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Rising bond yields have created an interest rate risk

  • Monday, June 19, 2017

Bank of EnglandThe Federal Reserve Open Markets Committee (FOMC) increased the Federal Funds Rate by 0.25% in December and again in March. The rate is expected to rise twice again later this year from its current 1% to 1.25% then to 1.5%. The resulting Treasury bond yield rises have prompted fund managers to manage the duration of their securities more closely in order to not run an interest rate risk. The balance between the higher yielding, interest rate and inflation sensitive long-dated bonds compared to lower yielding short-dated bonds has come to the fore. Strategic bond funds have significantly moved to shorter-dated bonds with an average of 7 years being typical.

Any signs of the Fed hiking rates higher or ahead of expectations or the European Central Bank (ECB) and Bank of Japan (BoJ) tightening monetary policy would have an impact on bond prices and liquidity in the market. Most government bond markets will have seen capital losses when yields improve but there is a limit to how far yields may go as Central Banks both in Europe and Japan wish to continue with quantitative easing at least for the near term.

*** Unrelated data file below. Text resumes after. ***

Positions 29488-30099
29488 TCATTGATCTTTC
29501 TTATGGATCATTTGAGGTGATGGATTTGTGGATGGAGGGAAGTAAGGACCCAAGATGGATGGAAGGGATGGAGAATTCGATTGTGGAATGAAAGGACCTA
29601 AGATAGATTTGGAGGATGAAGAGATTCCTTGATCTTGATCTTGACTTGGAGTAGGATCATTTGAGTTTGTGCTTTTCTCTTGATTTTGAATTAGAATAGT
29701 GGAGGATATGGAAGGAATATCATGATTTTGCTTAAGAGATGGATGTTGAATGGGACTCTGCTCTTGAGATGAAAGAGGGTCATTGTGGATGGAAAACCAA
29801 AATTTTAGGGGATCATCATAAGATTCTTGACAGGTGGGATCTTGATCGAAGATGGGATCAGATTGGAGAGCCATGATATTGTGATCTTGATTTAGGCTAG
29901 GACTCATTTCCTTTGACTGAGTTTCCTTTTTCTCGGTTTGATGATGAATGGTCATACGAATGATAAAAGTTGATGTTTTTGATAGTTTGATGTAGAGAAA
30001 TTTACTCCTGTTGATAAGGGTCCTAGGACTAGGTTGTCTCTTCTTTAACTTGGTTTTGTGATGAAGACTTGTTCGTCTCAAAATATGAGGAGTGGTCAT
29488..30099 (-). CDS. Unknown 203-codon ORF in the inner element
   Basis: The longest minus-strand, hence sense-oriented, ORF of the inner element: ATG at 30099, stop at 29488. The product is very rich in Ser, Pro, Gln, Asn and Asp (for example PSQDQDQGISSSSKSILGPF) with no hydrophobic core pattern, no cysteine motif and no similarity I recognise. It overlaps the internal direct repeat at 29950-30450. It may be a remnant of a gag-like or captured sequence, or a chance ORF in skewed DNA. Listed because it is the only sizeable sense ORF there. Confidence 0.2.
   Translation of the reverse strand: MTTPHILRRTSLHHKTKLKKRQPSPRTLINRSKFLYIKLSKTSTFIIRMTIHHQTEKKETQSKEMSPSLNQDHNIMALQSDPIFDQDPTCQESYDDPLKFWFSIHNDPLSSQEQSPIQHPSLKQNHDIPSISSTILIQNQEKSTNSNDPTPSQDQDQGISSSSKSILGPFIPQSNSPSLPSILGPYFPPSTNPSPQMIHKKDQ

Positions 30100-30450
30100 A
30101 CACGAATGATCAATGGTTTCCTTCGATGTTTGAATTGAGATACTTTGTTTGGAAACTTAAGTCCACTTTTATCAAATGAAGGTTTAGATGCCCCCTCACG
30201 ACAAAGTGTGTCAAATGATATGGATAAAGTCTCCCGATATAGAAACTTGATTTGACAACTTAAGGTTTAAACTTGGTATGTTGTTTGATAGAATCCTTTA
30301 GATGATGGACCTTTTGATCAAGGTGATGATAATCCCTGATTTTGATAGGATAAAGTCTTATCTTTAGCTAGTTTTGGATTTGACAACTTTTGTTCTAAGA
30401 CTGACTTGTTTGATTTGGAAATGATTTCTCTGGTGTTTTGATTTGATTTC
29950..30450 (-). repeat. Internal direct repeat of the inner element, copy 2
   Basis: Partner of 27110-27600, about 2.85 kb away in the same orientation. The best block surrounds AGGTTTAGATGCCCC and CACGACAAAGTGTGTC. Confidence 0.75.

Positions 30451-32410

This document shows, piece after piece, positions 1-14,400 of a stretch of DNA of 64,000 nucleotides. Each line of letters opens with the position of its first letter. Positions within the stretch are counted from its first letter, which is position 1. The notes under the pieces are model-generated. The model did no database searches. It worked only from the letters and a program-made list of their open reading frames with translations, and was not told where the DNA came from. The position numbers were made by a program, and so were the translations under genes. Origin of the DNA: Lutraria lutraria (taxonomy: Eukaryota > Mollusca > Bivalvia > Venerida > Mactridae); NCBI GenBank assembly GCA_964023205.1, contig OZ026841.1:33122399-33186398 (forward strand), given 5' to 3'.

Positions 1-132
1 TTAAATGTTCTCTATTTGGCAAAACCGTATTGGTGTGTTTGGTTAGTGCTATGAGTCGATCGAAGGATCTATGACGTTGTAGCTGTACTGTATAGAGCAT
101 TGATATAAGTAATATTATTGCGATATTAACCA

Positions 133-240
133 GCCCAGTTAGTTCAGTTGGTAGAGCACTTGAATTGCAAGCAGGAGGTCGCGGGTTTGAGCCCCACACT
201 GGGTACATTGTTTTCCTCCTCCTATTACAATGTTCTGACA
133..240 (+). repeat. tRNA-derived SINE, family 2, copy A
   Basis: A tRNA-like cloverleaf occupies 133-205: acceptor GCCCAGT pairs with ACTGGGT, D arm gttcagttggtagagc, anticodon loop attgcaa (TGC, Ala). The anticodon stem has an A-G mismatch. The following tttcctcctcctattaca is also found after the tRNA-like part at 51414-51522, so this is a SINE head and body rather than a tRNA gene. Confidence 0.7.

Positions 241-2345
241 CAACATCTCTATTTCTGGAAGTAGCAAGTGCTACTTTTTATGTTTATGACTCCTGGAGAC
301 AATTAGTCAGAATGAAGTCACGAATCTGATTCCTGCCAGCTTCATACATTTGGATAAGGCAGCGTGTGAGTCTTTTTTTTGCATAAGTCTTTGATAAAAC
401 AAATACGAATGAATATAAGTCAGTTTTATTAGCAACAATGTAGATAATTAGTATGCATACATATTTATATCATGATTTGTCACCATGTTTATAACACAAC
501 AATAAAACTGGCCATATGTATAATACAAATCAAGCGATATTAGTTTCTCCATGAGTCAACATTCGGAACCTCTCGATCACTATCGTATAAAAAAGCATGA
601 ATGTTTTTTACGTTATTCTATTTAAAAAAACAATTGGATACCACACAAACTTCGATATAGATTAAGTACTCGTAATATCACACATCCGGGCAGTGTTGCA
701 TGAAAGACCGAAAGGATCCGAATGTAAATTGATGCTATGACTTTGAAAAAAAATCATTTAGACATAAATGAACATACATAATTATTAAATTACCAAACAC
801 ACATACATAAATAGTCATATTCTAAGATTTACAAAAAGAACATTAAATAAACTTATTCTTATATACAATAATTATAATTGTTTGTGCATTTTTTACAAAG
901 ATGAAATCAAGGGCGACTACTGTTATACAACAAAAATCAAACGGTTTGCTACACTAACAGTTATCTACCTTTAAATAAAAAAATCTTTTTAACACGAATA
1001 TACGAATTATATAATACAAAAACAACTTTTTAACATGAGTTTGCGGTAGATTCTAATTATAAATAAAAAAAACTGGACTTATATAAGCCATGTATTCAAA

Investment grade corporate debt is offering higher yields than treasuries or gilts and with less volatility. Within the global fixed income markets, emerging
market local currency debt offer good value with higher yields and moderate volatility as concerns about rapid US$ valuation growth have eased.

It is against this background we have set out our portfolio recommendations.

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Chris Davies

Chris Davies

Chartered Financial Adviser

Chris is a Chartered Independent Financial Adviser and leads the investment team.

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